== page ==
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Classic and Contemporary Poetry: Explained

JANE ADDAMS, by         Recitation by Author     Poet Analysis     Poet's Biography

“Jane Addams" was published in Gwendolyn Brooks' collection of poetry, "In the Mecca," in 1968

Form: The poem consists of three stanzas, each with four lines. The lines are written in free verse, without a consistent rhyme scheme.

Theme: The central theme of the poem is the admiration and appreciation for Jane Addams' contributions to social justice and community building.

Imagery: The poem uses visual imagery, such as the description of Addams' "high courage" and the "bread of welcome" she offers to those in need, to create a vivid picture of Addams' work and character.

Tone: The tone of the poem is reverent and celebratory, as the speaker reflects on Addams' legacy and the impact of her work.

Sound: The poem does not have a consistent rhyme scheme, but the repetition of the phrase "praise to Jane Addams" at the end of each stanza creates a musical effect and emphasizes the poem's message.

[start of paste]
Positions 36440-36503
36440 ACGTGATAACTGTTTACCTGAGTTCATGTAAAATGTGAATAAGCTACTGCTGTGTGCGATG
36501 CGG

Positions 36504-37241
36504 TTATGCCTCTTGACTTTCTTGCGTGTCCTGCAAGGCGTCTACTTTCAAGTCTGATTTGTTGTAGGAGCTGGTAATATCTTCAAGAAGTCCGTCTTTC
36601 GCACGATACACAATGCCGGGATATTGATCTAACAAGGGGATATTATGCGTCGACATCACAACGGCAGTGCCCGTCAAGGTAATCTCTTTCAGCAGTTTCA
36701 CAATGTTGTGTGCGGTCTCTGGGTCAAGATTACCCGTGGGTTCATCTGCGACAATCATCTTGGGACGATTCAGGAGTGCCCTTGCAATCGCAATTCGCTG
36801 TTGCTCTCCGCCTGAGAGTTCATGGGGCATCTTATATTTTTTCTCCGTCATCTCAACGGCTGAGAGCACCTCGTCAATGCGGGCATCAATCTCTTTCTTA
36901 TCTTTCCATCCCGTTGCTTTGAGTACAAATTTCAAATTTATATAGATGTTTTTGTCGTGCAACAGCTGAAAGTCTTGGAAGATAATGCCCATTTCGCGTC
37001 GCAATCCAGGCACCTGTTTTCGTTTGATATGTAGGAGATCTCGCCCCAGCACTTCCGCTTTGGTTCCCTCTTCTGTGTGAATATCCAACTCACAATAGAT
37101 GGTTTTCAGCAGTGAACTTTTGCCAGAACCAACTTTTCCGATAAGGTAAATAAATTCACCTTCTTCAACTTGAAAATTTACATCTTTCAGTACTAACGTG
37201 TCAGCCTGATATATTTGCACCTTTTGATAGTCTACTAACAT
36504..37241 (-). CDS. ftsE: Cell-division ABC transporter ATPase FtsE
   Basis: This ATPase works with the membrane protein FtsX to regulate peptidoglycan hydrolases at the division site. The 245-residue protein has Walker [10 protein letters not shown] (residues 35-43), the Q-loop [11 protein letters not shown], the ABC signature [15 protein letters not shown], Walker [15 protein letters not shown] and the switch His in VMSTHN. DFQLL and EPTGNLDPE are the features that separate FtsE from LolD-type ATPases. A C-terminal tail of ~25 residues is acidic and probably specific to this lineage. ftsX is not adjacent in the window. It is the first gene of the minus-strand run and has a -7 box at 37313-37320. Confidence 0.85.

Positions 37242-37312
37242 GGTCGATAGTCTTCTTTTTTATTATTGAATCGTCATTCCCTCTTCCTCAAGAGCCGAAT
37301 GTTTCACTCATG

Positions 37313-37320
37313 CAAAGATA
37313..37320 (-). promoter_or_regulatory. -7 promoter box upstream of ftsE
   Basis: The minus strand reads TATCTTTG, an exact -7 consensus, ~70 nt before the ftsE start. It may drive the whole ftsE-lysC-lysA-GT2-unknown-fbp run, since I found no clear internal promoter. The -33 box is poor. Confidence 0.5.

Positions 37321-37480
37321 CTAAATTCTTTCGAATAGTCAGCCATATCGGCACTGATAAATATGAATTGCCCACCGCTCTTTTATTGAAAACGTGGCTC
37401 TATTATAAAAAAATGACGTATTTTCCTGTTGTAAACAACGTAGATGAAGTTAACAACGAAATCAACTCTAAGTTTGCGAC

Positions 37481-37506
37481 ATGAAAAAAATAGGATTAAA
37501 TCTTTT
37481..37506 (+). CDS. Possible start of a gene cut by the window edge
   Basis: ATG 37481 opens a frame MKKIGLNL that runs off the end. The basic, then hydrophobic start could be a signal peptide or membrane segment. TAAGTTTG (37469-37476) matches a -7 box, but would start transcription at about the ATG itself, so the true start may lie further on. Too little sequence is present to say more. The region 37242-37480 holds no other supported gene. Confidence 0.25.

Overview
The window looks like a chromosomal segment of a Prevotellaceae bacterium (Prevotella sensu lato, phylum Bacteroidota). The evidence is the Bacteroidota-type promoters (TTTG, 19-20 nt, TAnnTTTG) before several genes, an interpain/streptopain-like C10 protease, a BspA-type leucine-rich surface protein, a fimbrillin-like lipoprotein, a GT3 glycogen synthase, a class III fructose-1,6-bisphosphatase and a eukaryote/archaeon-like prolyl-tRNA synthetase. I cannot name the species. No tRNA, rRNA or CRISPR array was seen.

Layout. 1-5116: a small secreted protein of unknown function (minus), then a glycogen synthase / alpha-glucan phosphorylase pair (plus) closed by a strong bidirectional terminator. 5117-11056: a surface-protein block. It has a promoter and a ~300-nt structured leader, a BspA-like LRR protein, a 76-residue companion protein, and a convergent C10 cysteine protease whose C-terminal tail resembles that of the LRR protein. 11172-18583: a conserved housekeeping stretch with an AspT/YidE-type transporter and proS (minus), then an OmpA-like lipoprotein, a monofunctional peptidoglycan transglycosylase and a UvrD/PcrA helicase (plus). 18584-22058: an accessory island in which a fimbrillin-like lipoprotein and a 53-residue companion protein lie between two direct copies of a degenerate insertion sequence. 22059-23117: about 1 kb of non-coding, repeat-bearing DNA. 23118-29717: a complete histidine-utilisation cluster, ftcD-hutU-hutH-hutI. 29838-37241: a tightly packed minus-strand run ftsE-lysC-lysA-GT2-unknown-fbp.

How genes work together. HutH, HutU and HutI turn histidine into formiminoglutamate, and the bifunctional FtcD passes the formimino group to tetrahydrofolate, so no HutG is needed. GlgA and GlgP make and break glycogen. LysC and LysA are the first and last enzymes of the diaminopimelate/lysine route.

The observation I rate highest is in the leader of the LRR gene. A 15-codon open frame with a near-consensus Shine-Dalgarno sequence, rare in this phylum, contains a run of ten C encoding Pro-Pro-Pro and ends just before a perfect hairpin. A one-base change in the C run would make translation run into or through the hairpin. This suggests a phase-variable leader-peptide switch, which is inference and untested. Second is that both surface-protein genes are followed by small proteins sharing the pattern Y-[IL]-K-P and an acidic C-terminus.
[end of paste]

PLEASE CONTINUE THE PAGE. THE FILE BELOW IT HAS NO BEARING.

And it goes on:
Language: The language used in the poem is simple and direct, reflecting the speaker's admiration and respect for Addams' work.

Figurative language: The poem uses metaphor, such as the comparison of Addams' work to a "light" that "illumines," to emphasize the impact of her social reform efforts.

Structure: The poem is structured with three stanzas, each consisting of four lines. The repetition of the phrase "praise to Jane Addams" at the end of each stanza helps to unify the poem.

Symbolism: The "bread of welcome" offered by Addams symbolizes her commitment to providing for those in need and creating a welcoming community.

Emotion: The poem evokes a sense of gratitude and admiration in the reader, as the speaker reflects on the impact of Addams' work and her legacy.

The poem is a tribute to Jane Addams, a social reformer and founder of the Hull House settlement in Chicago. The speaker celebrates Addams' commitment to social justice and her work to improve the lives of the poor and marginalized.

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